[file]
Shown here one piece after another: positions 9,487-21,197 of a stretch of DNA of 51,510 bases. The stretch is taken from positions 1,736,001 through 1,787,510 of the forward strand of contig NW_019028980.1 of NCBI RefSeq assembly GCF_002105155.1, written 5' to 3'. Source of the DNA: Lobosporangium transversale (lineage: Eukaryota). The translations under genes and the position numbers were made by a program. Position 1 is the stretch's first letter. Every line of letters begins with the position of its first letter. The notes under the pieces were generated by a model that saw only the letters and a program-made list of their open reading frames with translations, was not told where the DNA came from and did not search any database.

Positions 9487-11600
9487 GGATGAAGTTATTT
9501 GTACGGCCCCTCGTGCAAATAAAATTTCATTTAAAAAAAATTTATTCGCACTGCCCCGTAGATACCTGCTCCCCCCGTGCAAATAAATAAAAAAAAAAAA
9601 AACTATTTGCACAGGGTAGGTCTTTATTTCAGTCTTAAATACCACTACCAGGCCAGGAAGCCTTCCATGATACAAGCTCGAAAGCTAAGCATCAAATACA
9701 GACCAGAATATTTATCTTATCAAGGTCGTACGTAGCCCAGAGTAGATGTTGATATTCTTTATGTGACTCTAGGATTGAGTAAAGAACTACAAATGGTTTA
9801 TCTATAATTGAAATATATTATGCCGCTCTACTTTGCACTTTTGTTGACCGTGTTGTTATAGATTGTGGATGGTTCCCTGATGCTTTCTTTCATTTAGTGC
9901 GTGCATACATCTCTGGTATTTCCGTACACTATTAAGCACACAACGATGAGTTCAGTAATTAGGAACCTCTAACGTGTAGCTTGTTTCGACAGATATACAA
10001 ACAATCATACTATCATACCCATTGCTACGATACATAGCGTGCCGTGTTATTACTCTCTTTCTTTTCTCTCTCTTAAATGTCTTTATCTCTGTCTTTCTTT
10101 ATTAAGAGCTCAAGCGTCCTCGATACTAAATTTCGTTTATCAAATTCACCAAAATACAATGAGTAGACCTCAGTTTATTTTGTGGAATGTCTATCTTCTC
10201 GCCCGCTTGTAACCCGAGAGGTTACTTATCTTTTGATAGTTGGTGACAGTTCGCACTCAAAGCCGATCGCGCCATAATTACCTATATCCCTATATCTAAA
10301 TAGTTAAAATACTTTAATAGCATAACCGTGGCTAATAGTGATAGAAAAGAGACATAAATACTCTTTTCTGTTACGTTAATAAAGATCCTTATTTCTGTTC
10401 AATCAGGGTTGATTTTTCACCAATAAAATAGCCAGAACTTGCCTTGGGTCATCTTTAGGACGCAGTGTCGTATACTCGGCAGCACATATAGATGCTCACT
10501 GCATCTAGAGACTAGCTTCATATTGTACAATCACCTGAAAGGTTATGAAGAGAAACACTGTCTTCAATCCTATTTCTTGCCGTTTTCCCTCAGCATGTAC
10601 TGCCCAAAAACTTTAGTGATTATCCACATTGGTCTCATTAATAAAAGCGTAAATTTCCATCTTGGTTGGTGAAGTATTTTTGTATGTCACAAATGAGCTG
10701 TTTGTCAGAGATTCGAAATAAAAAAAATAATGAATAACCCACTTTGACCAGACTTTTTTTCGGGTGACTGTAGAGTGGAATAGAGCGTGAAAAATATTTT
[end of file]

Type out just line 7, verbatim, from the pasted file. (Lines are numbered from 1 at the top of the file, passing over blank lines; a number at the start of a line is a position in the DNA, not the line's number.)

9801 TCTATAATTGAAATATATTATGCCGCTCTACTTTGCACTTTTGTTGACCGTGTTGTTATAGATTGTGGATGGTTCCCTGATGCTTTCTTTCATTTAGTGC